The Witch SPOILER-FREE Review

I was really late to The Witch party. I didn't get to see it until it had been in theaters for a while, and even then it's taken me a while to write this review. But this is a movie worth reviewing, so I'm forcing myself not to let it slip through the cracks. Going into this movie, I was optimistic. A few of my friends had seen it, and they thought it was really good. I had also seen that it got great reviews on Rotten Tomatoes (it stands at an 89%). Now, I'm not a particular fan of horror movies. I personally prefer psychological thrillers instead. Truly good horror movies all have another element to it that makes it not purely horror. There's an engaging story, good acting and a deeper message that makes it more worthwhile and profound than ordinary slasher/jump-scare sh*t fests that pollute the theaters nowadays. So I walked into The Witch with expectations that it would be a horror film I enjoy. It does meet these expectations, even if parts do fall flat and drag.

The Witch focuses on a real family in 1630's New England, who have departed from society based upon a disagreement in their theological views. Living on their own in the wilderness, strange things begin to happen to the family, and it becomes apparent that these are the doings of a witch. However, the question soon becomes who this witch is, and whether they are outside of the house, or on the inside.

This movie is really interesting to watch, because it is filmed to be very realistic. In a way, it is shot in almost documentary level realism. This accentuates the fact that this film is based on true events, which the text at the end of the movie does a good job of reaffirming. What makes this film really stand out from other horror movies is the quality of acting. The acting in this movie is fantastic, and it really carries the film. Anya Taylor-Joy does a great job of leading the film as the central character. She anchors the realism in her very down-to-earth performance. Ralph Ineson also shines as her father, who shows many different layers from manliness to sensitivity. I think he gave the best performance in the film, as he was never a stereotype "gruff man", but rather, like I said, showed many different layers.

This is truly turning out to be the year of directorial debuts. From Tim Miller with Deadpool to Dan Trachtenberg with 10 Cloverfield Lane and now Robert Eggers for this film, we are getting some fantastic films from first time directors. Last year's continuous theme was the revitalization of dead franchises (Jurassic Park, Mad Max, Star Wars). So perhaps great directorial debuts will be this year's theme. Eggers does a great job of getting the best performances out of his characters as he can, as well as maintaining the sense of realism that carries throughout the film. He also uses practically no jump-scares, which is one thing that I absolutely detest about modern day horror films, because they are never used properly. For a first time director, falling back on overused horror clichés is tempting, but Eggers managed to make an original and engaging horror film.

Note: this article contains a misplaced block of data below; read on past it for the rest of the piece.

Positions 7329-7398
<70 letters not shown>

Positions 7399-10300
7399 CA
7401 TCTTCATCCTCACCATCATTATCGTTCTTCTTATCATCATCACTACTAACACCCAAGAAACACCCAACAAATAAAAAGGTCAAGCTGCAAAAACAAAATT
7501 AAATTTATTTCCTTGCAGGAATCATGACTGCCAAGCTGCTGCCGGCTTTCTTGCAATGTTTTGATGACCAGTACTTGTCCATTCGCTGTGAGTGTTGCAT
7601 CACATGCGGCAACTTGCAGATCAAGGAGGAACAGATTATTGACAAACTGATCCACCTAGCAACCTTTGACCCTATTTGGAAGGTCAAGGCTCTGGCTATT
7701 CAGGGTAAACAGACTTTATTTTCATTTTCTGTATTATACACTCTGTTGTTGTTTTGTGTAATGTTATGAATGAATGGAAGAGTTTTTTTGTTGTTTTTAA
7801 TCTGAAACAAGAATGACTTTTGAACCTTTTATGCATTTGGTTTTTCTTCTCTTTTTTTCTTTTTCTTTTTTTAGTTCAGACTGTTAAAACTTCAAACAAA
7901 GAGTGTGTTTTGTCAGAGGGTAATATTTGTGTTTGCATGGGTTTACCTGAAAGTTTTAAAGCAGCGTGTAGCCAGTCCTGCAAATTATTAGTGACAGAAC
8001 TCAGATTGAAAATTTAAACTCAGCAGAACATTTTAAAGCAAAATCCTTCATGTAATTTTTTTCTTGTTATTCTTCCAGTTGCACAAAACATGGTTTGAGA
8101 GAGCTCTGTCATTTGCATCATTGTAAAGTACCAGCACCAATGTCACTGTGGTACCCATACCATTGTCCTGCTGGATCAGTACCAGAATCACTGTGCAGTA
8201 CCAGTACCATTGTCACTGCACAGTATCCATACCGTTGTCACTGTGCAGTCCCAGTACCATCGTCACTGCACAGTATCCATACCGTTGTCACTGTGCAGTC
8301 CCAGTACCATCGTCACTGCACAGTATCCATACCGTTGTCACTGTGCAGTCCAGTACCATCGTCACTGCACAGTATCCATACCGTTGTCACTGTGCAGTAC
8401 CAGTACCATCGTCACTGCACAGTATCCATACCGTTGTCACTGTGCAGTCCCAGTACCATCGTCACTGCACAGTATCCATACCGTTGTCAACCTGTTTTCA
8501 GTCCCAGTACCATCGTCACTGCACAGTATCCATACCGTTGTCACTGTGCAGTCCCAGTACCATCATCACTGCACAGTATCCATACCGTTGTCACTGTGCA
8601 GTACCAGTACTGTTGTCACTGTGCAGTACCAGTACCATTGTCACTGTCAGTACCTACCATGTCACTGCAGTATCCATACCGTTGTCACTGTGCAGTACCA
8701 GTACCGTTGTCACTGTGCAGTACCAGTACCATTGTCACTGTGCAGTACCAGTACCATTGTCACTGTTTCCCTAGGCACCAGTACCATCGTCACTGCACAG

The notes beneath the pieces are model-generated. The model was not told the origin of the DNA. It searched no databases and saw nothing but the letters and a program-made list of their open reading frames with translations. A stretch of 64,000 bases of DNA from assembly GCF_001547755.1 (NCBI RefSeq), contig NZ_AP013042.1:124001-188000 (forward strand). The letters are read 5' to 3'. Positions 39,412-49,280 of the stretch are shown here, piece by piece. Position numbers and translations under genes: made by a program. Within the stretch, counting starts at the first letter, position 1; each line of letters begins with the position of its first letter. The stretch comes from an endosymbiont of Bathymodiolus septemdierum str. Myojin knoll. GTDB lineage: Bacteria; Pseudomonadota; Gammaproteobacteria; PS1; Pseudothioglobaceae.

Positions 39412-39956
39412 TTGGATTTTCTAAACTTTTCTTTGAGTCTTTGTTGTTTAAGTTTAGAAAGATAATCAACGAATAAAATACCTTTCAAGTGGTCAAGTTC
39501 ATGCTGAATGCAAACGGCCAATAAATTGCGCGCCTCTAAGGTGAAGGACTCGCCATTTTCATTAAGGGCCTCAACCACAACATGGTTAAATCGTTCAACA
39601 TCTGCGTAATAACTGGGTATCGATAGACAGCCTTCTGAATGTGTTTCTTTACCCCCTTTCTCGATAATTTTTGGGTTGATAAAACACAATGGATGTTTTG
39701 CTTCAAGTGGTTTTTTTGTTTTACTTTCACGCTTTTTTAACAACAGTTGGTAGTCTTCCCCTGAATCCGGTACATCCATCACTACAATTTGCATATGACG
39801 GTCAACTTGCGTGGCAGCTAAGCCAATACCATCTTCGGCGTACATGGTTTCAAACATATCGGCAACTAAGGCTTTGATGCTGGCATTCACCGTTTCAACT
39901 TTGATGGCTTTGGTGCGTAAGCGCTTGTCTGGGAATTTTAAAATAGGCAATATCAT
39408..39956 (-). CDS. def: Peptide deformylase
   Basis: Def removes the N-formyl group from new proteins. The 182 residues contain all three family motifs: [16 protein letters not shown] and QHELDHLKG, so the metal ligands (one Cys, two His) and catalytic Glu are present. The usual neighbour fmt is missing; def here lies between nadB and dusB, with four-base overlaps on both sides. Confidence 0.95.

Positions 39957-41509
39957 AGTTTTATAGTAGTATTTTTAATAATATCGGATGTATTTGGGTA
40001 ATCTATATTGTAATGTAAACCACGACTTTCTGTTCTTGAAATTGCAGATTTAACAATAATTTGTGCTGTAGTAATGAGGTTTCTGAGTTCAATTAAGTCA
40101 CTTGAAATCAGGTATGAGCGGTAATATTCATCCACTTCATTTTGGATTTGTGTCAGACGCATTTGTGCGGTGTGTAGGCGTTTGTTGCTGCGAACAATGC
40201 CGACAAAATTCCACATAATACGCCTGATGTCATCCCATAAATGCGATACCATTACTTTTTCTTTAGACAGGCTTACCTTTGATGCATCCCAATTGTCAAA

My biggest problem with the film is the first forty minutes, because it is absolutely brutal to get through. I understand Eggers' intent was to show this family living their life so that we would grow attached to them when the scary sh*t went down, but there was no momentum driving these scenes. It was just dead, and I found myself drifting off a little bit at times. It took far too long to get to any of the horror in the film, and it was just way too slow. Eggers needed to cut this part down a lot and give a little more energy. When it finally got to the good stuff, I checked back in and was engaged. Another problem I had was that a lot of the supernatural elements went unexplained. Weird things were happening, but it was never explained what it meant in the larger sense of the film. So in reality, a bunch of weird sh*t was happening for no reason. More explanation and context should have been used to make the horror more effective.

Overall, The Witch is a compelling horror film, strategically and originally built. It doesn't rely on classic horror clichés, and instead offers up genuine terror in its suspenseful build. Robert Eggers does a fantastic job in his directorial debut, as he gets great performances out of his cast, especially from Anya Taylor-Joy and Ralph Ineson. However, the first forty or so minutes are brutal to get through, as there is no liveliness or energy. Eggers needed to cut this portion of the film down and add some momentum. Some of the supernatural elements went unexplained, which detracted from its effectiveness. But in the end, Eggers offers up a great piece of modern horror, which certainly stands out from the trashy films being produced today.


What do you think? Have you seen The Witch? Did you like it? Leave your (spoiler-free) thoughts in the comments section below.

Written by: Nate
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